I'll admit that we too have those terms in our terms and conditions, I wonder where we got the idea? Thanks John! Like John stated you can never trust the weatherman and you never know what the future may bring. Since we are the ones that have many $ invested in the equipment then I quess we should be the one that decides if plowing is warranted. We have had customers ask us to wait until the end of the storm and we tell them that we will start plowing at 3 - 4" and plow how ever many times it takes until the snow stops coming down. The beginning of Thanksgiving week we had accounts that received 22" while other ones received 36 - 40", you think I am waiting until the end think again. We also have in our contract that the $ charge is for accumulations up to 8" additional accumulations are done at a prorated rate of the agreed upon price. That way when the lake effect machine kicks into high gear and we start getting 1 - 2" a hour and it takes 9 hrs. to get route done we get paid for the additional accumulation. I used to try and think of the charges a customer would receive and would try to wait awhile before we plowed, then the phone would start ringing. Were stuck when are you going to plow, since we started making the decision no complaints about having not been plowed and no complaints about when we plowed. We are the professionals that they hired to provide them with access to their property, the way I see it if we wait until they can't access there property than we haven't held up our end of the deal. Customer satisfaction is the name of the game and when they can get in and out of there property they are satisfied.
     
  10. thelawnguy

    thelawnguy PlowSite.com Addict
    Messages: 1,011

    For residentials, I always plow for a "marginal" storm, if the customer beefs, hey I will be a nice guy and eat it, its more cost-effective for me to plow 2 inches on a driveway (2 min tops) for free than spend all day on the phone with customers, hearing "well I dont know Ill call u back..." most folks just pay the bill and say nothing. Commercials are now all seasonal contracts so they are either plowed or sanded with any accumulation.
     
  11. Deere John

    Deere John Senior Member
    Messages: 410

    We do it similar to JA, but for simplicity, I tell people that when the municipal plows are out, so are we. It trains them to move cars etc. in advance. OK -- many are so dense about our business that they can't be trained, but that is our hope.
     
  12. jrblawncare

    jrblawncare Senior Member
    Messages: 121

    DJ,This is what I have told my clients,when the DOT is out plowing, I will be too...so far no problems."Train the customers"Boy,I have a job ahead me here!!JRB
     
  13. Greenkeepers

    Greenkeepers Member
    Messages: 42

    As the snow starts to fall I am going out. When I start plowing residentials I start making calls to those on my list. You guys are going to kill me for this but I don't have contracts on my snow removals. I didn't get a contract made up before the snow started to hit. I'm going to go start a new thread about that. The majority of my plows want it plowed if we have 2-3 inches and then others want to wait. I tell them that there will be an additional charge for more accumulation so they usually say go ahead and plow it.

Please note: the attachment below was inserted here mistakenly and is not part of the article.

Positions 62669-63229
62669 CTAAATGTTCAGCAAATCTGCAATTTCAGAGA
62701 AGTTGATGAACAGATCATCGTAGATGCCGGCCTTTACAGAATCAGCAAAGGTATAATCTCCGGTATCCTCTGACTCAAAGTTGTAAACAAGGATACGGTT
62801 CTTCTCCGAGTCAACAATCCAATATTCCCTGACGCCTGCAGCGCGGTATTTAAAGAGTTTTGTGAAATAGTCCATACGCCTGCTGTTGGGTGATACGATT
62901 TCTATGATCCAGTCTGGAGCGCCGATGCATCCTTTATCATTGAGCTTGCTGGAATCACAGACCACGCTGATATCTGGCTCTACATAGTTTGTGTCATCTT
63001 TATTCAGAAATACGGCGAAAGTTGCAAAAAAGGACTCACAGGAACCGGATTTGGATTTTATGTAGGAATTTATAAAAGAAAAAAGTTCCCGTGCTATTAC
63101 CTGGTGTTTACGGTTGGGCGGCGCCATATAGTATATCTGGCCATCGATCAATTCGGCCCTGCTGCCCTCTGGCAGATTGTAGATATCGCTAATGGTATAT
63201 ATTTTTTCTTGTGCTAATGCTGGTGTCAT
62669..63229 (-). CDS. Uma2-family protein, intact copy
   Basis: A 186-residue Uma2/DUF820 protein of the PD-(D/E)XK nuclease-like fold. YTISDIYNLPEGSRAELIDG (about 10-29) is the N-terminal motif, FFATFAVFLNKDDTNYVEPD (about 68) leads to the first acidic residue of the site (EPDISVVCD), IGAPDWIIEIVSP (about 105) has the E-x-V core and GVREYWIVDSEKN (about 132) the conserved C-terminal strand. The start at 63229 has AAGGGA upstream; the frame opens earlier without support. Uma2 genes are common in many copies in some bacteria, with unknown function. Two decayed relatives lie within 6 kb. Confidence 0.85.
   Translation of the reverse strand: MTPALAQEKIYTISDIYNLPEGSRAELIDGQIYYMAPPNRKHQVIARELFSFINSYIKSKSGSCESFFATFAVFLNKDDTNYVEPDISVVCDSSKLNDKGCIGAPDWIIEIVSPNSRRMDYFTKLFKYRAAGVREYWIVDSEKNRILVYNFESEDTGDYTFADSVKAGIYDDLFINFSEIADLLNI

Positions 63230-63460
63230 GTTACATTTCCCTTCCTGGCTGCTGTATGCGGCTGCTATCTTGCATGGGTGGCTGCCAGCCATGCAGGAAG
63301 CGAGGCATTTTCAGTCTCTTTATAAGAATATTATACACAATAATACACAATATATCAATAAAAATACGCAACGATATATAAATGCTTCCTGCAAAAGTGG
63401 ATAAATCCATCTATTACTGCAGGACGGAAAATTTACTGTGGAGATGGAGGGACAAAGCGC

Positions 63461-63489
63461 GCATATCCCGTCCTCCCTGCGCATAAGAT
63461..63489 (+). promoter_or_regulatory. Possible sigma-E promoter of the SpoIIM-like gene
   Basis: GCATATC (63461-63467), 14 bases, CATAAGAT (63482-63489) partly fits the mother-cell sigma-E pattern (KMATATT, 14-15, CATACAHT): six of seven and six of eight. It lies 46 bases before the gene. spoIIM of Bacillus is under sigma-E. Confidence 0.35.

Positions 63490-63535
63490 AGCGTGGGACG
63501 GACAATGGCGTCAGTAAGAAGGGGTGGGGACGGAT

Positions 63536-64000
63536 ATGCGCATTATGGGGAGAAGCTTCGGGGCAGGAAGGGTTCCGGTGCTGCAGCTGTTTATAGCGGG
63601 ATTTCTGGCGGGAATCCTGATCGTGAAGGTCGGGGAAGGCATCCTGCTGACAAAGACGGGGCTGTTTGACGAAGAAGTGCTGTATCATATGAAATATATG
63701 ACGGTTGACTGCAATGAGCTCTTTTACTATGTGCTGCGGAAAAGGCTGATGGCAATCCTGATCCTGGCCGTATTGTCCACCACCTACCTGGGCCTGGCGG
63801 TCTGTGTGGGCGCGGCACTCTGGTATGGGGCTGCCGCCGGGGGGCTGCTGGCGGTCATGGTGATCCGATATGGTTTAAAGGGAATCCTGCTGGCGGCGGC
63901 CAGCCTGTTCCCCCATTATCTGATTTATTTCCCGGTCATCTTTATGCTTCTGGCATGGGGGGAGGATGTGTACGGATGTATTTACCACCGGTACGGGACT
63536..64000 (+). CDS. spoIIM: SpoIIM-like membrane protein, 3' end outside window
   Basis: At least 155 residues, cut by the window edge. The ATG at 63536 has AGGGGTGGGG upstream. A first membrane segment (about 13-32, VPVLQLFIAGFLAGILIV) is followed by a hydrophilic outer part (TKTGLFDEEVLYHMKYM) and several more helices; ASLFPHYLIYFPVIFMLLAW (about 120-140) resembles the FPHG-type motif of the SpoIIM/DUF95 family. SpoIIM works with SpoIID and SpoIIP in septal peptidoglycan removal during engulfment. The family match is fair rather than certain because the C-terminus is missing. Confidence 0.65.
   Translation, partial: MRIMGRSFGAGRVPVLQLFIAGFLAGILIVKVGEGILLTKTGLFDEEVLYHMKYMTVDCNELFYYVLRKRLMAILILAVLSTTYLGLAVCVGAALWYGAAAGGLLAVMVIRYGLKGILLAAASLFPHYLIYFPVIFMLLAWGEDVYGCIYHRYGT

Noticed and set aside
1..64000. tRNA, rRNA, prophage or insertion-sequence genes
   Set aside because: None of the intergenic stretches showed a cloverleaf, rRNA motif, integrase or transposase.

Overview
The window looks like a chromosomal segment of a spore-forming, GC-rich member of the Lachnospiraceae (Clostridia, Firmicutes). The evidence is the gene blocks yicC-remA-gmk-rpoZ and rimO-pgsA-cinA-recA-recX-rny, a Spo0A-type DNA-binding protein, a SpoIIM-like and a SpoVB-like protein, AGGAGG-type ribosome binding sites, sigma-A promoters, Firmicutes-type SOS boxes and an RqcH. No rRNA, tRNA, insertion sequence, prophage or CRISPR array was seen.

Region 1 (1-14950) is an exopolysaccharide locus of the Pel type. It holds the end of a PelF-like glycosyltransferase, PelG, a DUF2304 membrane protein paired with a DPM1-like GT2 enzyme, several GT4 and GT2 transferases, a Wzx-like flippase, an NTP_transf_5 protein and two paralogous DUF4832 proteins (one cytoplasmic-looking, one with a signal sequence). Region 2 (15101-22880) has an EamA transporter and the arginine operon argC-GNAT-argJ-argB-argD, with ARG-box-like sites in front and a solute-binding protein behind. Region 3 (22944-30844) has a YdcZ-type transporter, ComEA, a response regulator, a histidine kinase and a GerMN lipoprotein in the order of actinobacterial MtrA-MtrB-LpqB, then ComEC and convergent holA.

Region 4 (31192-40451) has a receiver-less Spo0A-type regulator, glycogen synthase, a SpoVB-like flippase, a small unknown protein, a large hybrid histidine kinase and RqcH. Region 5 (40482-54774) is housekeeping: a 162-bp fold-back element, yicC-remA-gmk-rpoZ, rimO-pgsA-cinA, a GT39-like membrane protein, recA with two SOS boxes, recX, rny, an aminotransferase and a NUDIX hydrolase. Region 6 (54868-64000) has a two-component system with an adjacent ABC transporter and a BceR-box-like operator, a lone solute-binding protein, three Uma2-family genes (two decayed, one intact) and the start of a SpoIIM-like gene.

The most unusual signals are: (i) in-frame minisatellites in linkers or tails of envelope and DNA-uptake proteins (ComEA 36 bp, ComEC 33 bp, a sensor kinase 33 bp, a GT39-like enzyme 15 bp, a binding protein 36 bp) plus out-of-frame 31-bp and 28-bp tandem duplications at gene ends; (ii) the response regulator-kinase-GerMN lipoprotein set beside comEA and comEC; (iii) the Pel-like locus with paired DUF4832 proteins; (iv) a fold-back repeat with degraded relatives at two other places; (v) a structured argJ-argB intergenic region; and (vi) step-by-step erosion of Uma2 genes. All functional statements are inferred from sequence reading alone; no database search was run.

14. fireball

    fireball PlowSite.com Veteran
    Messages: 536

    I always tell them "if you can't afford me for a one or two inch storm, you sure can't afford me for a big storm" Never had anyone argue the point after saying this.
     
  15. Hemipower

    Hemipower Junior Member
    Messages: 13



    Don't feel bad as I don't either and I've plowed
    some of them for 8-10 years with no prob.
    I save the contract for the commercial jobs.
     
  16. Hemipower

    Hemipower Junior Member
    Messages: 13

    Damn dude, you're pretty hardcore.
     
  17. fireball

    fireball PlowSite.com Veteran
    Messages: 536

    Hardcore nothing I'm a pussycat but you can't alter the truth. John Allin has always said that snow removal is a state of mind, either you believe you are going to make money at it or not. The bitter truth is that you have to make money on the small storms because you can't afford to wait around for the big one to make up for all the small ones. Your fixed costs such as depreciation are the same for small storms as well for the big storms. Bottom line is that it costs you 40.00 to drive to the site whether it is a 300 sq ft driveway or a 30 acre site. The quicker you grasp the true costs of doing something the quicker you will be driving a Mercedes Benz. Call the phone company and they will charge you 45.00 to come to your house to tell you that your phone isn't working, then they will charge you for fixing it. I haven't heard of any phone companies going out of business but I sure hear you can't make money on plowing snow
     
  18. Hemipower

    Hemipower Junior Member
    Messages: 13

    I realize we have to make money but if I belittled a customer by telling them if they can't afford a 1-2" plow
    that they couldn't afford a real storm i would be losing
    my customers at a good clip. I go out at 3 1/2- 4 "
    and that is where most people want it done. That is except my commercial lots where I go out at 2" because that is how
    those accounts work. I feel I make enough money without having to force a plow on them that could be taken care of with a kitchen broom. That's all I meant. No offense.
     
  19. John Allin

    John Allin PlowSite.com Addict
    Messages: 1,327

    You're both right, in my humble opinion. And, it kinda depends on what your market demands. I think most of us try to gravitate towards those accounts that want service at lower trigger depths so that we can make better margins and get more 'events' in a season. Also, lower trigger depths means less wear and tear on equipment - so it's in our best interest to try to get the customer to agree to the lower trigger depth. But... sometimes you gotta do what you gotta do to get business.

    By the way... I DO drive a Benz in summer.....